Jun 142010
 
Oil... can...

C-3PO? Scrap Iron? Our slash sense is tingling something fierce...

It is amazing how much crisper the general experience of life becomes when your body is given a chance to develop a little strength.

– Frank Duff

It is also amazing how fantastically aggravating getting kicked out of your regular workout schedule can be. Not only does it impede your progress (you can’t gear up or earn XP when your internet connection is down), it can really mess up your whole daily routine. We try hard to get our regular workouts in, and when it’s pushed aside – for whatever reason – that can cascade and cause other things to get knocked out of whack.

Like, you know, writing blog posts. *cough*

This is an extremely indirect way of approaching the subject of, “We know it’s been a little too quiet around here lately. Sorry about that.” The underlying reasons are both good (Mike and Krys have been really involved with a local theater company production) – and not so good (I’ve been dealing with an injury that landed me at the chiropractor’s office for unscheduled maintenance). So, in any case, mea culpa, mea culpa, mea maxima culpa (whatever the plural of that is).

However, it does put Mr. Duff’s words into perspective. It looks like there’s some science to back him up on the subject of, “Not being able to get my exercise fix is making me cranky.”

Exercise, it turns out, is an excellent way of fighting depression. According to Jasper Smits, Director of SMU’s Anxiety and Depression Research & Treatment Program, “After just 25 minutes, your mood improves, you are less stressed, you have more energy — and you’ll be motivated to exercise again tomorrow. A bad mood is no longer a barrier to exercise; it is the very reason to exercise.” The scientific underpinnings for this double-whammy of goodness (improved mood, and improved health from the exercise) are generally neurochemically nifty – exercise causes your brain to release endorphins and dopamine.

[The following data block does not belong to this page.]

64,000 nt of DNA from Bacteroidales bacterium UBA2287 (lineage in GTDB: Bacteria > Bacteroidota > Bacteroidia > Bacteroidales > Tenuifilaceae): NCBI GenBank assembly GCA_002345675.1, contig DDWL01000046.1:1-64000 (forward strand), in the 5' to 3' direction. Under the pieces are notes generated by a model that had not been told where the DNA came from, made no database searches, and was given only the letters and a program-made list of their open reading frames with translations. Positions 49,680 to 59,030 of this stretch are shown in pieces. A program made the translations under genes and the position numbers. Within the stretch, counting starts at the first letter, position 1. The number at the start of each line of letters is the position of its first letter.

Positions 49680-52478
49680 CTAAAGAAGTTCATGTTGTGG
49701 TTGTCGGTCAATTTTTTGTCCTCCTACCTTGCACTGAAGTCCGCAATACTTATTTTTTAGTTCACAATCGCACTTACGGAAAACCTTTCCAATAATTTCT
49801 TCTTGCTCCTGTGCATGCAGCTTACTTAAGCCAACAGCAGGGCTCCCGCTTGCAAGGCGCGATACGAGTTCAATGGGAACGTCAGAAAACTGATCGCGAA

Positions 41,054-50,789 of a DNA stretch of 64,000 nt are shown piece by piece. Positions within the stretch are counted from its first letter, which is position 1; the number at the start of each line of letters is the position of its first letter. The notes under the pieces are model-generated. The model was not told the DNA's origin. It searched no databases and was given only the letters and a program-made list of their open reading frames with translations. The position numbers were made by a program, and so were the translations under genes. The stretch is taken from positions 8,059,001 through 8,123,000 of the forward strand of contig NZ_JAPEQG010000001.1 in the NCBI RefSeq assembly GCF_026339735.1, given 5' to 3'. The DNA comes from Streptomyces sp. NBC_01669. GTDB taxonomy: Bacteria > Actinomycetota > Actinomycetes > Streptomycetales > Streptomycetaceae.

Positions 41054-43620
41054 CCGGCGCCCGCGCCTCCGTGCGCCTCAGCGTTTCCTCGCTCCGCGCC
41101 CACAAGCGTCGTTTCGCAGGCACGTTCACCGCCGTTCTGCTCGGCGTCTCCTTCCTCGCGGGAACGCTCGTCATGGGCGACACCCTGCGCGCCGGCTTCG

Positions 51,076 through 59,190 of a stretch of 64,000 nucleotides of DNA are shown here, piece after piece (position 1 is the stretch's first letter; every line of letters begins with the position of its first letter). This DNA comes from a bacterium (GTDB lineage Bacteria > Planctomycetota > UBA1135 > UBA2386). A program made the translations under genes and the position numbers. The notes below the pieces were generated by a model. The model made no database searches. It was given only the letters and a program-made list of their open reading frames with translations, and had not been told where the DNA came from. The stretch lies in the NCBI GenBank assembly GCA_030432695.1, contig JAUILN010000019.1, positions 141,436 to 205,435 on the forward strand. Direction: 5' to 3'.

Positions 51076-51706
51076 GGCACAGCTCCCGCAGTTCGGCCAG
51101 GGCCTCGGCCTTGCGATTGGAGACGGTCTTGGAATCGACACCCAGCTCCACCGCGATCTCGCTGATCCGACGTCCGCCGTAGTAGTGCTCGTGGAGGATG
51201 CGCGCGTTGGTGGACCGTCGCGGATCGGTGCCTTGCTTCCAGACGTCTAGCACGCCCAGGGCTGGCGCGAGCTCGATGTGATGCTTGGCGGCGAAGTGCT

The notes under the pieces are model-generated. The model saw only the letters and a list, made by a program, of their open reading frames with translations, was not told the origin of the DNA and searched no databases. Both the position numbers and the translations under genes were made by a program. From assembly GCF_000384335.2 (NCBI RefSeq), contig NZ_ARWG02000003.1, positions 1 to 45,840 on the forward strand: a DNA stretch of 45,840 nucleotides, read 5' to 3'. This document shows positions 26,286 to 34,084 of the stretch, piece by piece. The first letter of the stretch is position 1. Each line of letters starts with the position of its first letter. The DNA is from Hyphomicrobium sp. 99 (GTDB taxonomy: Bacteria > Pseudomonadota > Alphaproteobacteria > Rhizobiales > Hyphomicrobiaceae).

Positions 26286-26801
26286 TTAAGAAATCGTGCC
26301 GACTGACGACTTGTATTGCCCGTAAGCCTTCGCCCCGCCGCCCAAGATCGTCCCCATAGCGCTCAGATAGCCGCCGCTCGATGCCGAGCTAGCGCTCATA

Why is this awesome?

Dopamine is associated with the pleasure system of the brain, providing feelings of enjoyment and reinforcement (and motivation) to perform certain activities – like exercise! Dopamine is released by rewarding experiences such as food, sex, exercise (and, unfortunately, the use of certain drugs, especially cocaine and amphetamines), which creates a positive feedback loop. “Hey, I feel good when I do ______. I want to do it more!”

Another reason to keep your exercise routine rolling is that, as we’ve touched on previously, exercise reduces stress.

The Anxiety Disorders Association of America echoes the same advice we try to give everyone here:

If you have an exercise program already, keep up the good work. If not, here are tips to get you started:

  • 5 X 30: Jog, walk, bike, or dance three to five times a week for 30 minutes.
  • Set small daily goals and aim for daily consistency rather than perfect workouts. It’s better to walk every day for 15-20 minutes than to wait until the weekend for a three-hour fitness marathon. Lots of scientific data suggests that frequency is most important.
  • Find forms of exercise that are fun or enjoyable. Extroverted people often like classes and group activities. People who are more introverted often prefer solo pursuits.
  • Distract yourself with an iPod or other portable media player to download audiobooks, podcasts, or music. Many people find it’s more fun to exercise while listening to something they enjoy.
  • Recruit an “exercise buddy.” It’s often easier to stick to your exercise routine when you have to stay committed to a friend, partner, or colleague.
  • Be patient when you start a new exercise program. Most sedentary people require about four to eight weeks to feel coordinated and sufficiently in shape so that exercise feels easier.
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